Though you may cringe when the invite for your 40th high school reunion arrives in the mail, if you’re single, it might be in your best dating interest to attend. Just ask Kelly Smith, 62, from Washington, D.C., who met her last two boyfriends at reunions she attended after her divorce. “I don’t know if it’s the fact that there is already a comfort level from shared history or that in some cases, there was always that ‘what if’ factor with certain people, but I have had great luck finding dates at reunions — including the man that I’m living with now. I think because we already had things in common to discuss, the transition to dating was easy and natural.” It can be really energizing to reconnect with your past as well. Dating people who ‘knew you when’ can bring out your high school/college spirit all over again. And don’t think you have to limit it to just school get-togethers... remember there are reunions for clubs, church groups, etc. Keep your eyes open for chances to reconnect with your former life. It just might make your future more interesting.
Love-life booster #4: Take advantage of technology options, such as online dating and social networking sites
It’s a big, wide, technological world we live in, and diving into different communities online can definitely help spice up your social agenda. Not only will exploring technology help keep you in the moment, it can also open up a myriad of dating possibilities that weren’t available in the past. Ever sent a flirty text message, or perhaps used your smartphone to find someone across a crowded room? These tech tools take dating to a whole new level and make it even more fun. “Today, virtually everyone uses smartphones and email; besides, more and more people are finding dates on a variety of Internet sites,” says Dr. Magdoff. “For many boomers who work hard, late nights at a bar or club are not a sustainable option to meet new people. This is where online dating can be really helpful.”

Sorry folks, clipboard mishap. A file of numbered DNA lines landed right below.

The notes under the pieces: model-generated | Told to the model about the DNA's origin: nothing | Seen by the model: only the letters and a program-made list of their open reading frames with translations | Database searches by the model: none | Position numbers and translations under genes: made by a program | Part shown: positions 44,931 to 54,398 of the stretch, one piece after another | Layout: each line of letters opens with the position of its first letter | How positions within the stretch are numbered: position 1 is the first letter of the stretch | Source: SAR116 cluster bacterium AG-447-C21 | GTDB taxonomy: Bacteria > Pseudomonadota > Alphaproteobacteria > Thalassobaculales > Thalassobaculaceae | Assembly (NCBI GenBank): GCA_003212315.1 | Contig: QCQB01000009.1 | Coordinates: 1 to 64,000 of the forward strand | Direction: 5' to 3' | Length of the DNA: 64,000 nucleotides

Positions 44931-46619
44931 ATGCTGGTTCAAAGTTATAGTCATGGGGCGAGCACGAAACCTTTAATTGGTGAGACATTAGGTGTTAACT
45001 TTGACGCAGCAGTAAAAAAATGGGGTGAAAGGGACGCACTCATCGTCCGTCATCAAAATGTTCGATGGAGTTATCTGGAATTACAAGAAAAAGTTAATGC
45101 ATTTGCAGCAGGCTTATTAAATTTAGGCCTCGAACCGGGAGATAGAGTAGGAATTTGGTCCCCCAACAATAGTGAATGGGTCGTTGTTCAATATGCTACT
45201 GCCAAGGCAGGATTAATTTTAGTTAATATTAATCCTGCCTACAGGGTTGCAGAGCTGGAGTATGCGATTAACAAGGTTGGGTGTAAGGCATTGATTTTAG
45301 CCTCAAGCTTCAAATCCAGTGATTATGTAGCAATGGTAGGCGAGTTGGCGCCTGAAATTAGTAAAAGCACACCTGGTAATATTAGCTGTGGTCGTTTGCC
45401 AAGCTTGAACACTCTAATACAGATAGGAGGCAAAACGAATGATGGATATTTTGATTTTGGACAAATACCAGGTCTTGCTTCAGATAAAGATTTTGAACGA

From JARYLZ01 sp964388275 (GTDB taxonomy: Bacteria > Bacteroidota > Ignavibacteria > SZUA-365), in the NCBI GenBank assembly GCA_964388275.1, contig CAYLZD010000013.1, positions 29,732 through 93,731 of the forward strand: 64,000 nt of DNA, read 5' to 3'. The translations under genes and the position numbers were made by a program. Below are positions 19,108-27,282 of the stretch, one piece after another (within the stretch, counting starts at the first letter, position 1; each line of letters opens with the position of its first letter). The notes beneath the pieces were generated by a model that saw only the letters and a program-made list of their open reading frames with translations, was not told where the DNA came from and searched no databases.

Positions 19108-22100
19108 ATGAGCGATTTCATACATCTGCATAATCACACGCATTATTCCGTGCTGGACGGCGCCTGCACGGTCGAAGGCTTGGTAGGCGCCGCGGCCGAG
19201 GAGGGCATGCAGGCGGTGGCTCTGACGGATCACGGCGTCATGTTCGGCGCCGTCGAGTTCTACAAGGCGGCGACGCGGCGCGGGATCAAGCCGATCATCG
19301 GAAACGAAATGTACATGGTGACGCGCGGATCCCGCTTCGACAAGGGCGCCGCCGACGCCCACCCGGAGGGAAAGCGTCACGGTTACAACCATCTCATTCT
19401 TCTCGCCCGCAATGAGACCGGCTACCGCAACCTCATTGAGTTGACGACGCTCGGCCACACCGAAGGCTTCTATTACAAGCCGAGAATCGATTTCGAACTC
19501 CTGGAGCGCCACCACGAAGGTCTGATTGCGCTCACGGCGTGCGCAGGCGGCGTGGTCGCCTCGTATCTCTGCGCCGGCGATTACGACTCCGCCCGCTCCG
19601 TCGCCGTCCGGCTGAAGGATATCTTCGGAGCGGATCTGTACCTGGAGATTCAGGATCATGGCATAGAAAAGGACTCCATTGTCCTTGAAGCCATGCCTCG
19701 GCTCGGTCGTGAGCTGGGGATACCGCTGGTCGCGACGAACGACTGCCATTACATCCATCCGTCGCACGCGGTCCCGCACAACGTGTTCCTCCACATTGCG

The Internet can also allow for matches in different venues that 50+ daters might not have previously considered. “I met my now-husband through the Internet, which would not have been possible years ago because he lived out of town and was visiting NYC for the summer,” says Flo Rothacker, 63, who also encourages her sometimes hesitant 50+ friends to try online dating. “We met through technology, lost touch and then reconnected a year and a half later through technology, and I can now say we are a match thanks to technology... what have you got to lose!”
And finally, try these two quick tips:
1. Don’t avoid younger singles and the trendy spots they love.
Just because a place or a pursuit is popular with the 20- or 30-somethings doesn’t mean you can’t enjoy it, too. So take your new date out and try competing in that classic trivia night at a neighborhood pub or visit a sake tasting together — remember, half the fun of dating is the adventure!
2. Network within your current circle of frequent connections.
Tell a few key people — say, one relative, one friend, one close business colleague — that you’re single and looking, and then ask them to please set you up. Utilizing these everyday resources can quickly expand your dating pool, and blind dates are often under-rated. Look at them as a way to add a sense of mystery and surprise to your love life, not as something scary or challenging to avoid. And what’s more, many successful couples you probably already know started out that way!
Kimberly Dawn Neumann (www.KDNeumann.com) is a New York City-based freelance writer whose work has appeared in
Cosmopolitan, Redbook, Women’s Health, Marie Claire, Maxim and more. A frequent contributor for Match.com’s Happen magazine, she’s also the author of The Real Reasons Men Commit as well as the founder of www.DatingDivaDaily.com.